Boasting the greatest height of domestic single peak mountains in the country, Mount Fuji is loved as a sightseeing attraction representative of Japan throughout the world. In fact, over 300,000 mountaineers flock to it every year.
In addition to being registered as a World Cultural Heritage in 2013, recent years have once more seen various features in the media seeking to express the allure of the mountain, further calling attention to it.
Now, we will reveal 17 of Mount Fuji’s unknown secrets, conquering the peak of this majestic symbol of Japan!
1. What is “Red Fuji?”
“Red Fuji” is a phenomenon that occurs during sunrise and sunset when the mountain shines in bright red.
Usually, Mount Fuji impresses with the contrast of the blue mountain range’s peak being covered in white snow. Under certain conditions, it changes its appearance to a crimson color of sublime beauty.
The time between late summer and early autumn brings several factors together that make this possible, including clear air and altostratus clouds that reflect the red light.
A rare phenomenon, “Red Fuji” is a seasonal word. Because the snow on Mt. Fuji’s peak begins to melt and exposes the reddish at the beginning of summer, the tinged sunlight emphasizes this and the mountain appears vividly red.
The ukiyo-e artist Katsushika Hokusai’s famous work called “Fine Wind, Clear Morning” (gaifūkaisei) of the “Thirty-six Views of Mount Fuji” series is the reason why the “Red Fuji” became so famous.
Gaifū means southerly breeze; with the cirrocumulus clouds floating in the scenery of a blue sky, the drawing of the revered mountain’s crimson-dyed appearance boasts a spectacular impact.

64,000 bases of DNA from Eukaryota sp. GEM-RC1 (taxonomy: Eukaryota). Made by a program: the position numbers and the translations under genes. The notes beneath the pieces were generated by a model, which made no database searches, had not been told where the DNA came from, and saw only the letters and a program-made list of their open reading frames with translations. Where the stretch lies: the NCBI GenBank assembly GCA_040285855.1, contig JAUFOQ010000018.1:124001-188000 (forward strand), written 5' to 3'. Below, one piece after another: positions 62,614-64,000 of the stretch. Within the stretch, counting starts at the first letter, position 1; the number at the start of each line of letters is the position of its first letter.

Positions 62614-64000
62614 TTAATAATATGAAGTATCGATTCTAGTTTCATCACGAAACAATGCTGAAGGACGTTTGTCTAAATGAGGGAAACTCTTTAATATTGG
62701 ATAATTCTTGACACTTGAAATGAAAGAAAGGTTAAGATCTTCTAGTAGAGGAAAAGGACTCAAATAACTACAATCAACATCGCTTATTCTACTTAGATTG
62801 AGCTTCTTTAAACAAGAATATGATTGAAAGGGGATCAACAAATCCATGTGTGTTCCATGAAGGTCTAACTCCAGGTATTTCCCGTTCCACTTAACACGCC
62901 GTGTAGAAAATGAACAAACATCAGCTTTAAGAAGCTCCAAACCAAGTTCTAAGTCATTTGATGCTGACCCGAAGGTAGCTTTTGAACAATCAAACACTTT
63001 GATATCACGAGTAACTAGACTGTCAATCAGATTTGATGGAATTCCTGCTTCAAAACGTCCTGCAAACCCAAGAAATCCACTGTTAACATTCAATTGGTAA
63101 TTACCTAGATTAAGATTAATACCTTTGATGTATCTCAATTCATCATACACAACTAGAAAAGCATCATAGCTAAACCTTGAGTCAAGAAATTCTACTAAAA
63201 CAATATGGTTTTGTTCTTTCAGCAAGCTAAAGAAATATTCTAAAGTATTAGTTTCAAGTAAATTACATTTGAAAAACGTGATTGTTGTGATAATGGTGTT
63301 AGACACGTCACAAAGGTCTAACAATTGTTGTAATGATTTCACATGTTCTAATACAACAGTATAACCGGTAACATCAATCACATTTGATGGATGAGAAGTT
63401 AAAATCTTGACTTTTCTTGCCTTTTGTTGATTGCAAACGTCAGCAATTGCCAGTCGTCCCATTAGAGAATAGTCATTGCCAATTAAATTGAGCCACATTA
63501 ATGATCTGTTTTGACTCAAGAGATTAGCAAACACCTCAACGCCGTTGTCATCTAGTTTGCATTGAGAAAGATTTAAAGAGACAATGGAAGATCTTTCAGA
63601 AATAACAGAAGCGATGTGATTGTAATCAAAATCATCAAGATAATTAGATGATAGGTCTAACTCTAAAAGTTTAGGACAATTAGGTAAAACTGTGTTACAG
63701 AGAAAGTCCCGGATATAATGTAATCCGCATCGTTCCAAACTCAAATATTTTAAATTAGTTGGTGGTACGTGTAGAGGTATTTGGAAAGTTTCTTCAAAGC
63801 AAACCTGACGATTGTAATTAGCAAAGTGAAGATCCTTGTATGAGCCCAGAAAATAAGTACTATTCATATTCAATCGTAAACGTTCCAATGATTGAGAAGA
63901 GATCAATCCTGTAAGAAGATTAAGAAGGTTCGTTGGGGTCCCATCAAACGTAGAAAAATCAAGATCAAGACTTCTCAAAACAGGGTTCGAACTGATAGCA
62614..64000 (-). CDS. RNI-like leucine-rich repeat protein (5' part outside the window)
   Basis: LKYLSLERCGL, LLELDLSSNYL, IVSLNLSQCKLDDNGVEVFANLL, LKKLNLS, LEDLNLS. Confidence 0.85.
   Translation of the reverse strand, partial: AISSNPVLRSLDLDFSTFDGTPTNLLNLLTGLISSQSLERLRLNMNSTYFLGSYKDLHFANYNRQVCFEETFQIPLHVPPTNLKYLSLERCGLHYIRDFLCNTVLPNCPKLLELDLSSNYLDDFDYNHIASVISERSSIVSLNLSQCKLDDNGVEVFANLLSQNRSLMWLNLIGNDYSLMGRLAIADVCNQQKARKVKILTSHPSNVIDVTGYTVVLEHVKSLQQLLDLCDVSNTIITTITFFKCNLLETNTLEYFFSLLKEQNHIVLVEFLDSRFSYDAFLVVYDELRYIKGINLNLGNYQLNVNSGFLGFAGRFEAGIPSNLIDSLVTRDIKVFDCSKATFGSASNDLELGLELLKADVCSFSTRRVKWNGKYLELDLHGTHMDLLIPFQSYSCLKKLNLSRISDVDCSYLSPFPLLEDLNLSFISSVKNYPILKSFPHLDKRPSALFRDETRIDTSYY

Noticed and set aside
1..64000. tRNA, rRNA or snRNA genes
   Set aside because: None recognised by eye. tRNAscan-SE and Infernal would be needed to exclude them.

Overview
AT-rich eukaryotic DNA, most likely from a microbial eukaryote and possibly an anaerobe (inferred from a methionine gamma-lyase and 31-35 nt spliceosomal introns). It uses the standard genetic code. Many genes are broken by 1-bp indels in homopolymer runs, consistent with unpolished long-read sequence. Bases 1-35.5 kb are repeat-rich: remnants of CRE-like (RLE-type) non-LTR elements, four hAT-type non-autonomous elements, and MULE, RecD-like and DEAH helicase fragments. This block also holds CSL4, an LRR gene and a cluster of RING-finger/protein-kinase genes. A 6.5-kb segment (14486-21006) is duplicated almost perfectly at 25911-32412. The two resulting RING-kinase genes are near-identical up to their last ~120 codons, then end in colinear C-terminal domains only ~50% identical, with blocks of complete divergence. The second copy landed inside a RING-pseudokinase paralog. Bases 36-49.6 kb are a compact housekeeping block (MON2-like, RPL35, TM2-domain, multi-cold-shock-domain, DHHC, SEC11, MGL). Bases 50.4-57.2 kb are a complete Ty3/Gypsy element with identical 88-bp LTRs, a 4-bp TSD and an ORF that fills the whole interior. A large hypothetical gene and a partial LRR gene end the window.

2. Diamond Fuji and Pearl Fuji
Mount Fuji has various different appearances that change with time span and season. Apart from the Red Fuji, there are other rare sceneries of the mountain with curious names.
In the hours of both sunset and sunrise, there is a moment the view of the sun perfectly dancing on Mount Fuji’s summit. This looks just like a diamond and is thus called “Diamond Fuji.” The sun right over the mountain shines dazzlingly in a blazing light; this graceful scenery is a true masterpiece of nature!
The full moon sitting on Mt. Fuji’s summit is called Pearl Fuji. Compared to the sparkling of the blazing light of Diamond Fuji’s sun, Peal Fuji’s soft light of the moon is of a gentle radiance – just like a pearl. This wondrous scenery that can be observed once a month truly leaves one stunned by its sheer beauty.
3. There Is More: Rare Mount Fuji That Doesn’t Appear Often!
When Mount Fuji is reflected upside-down on the calm, waveless waters of alake, you see “Upside-down Fuji.” This can be seen on days with clear air and without any wind, allowing us to enjoy various different sceneries that change with the season. This is the upside-down image that is printed on the back of 1,000-yen bills!
4. Mount Fuji’s Peak
To think that Mt. Fuji is even found in places like this!
When one’s hairline creates an M-shape on the forehead it is referred to as “Fuji’s peak” in Japanese.
In English, this is known as widow’s peak. It is one of the factors of beauty and can be seen on the foreheads of many women depicted in ukiyo-e and Japanese paintings.
5. Those Pictures of Mt. Fuji on the Internet, Where Are Those Taken?
Kawaguchiko (Yamanashi Prefecture)
Yamanakako (Yamanashi Prefecture)
If you want to photograph Mount Fuji’s scenery, you cannot ignore the Fuji Five Lakes! At the lakes Kawaguchiko, Saiko, Yamanakako, Shojiko, and Motosuko, formed when the cave-ins of the mountain's eruptions were filled with water, various pictures of sceneries can be taken, from lake shores to Mount Fuji.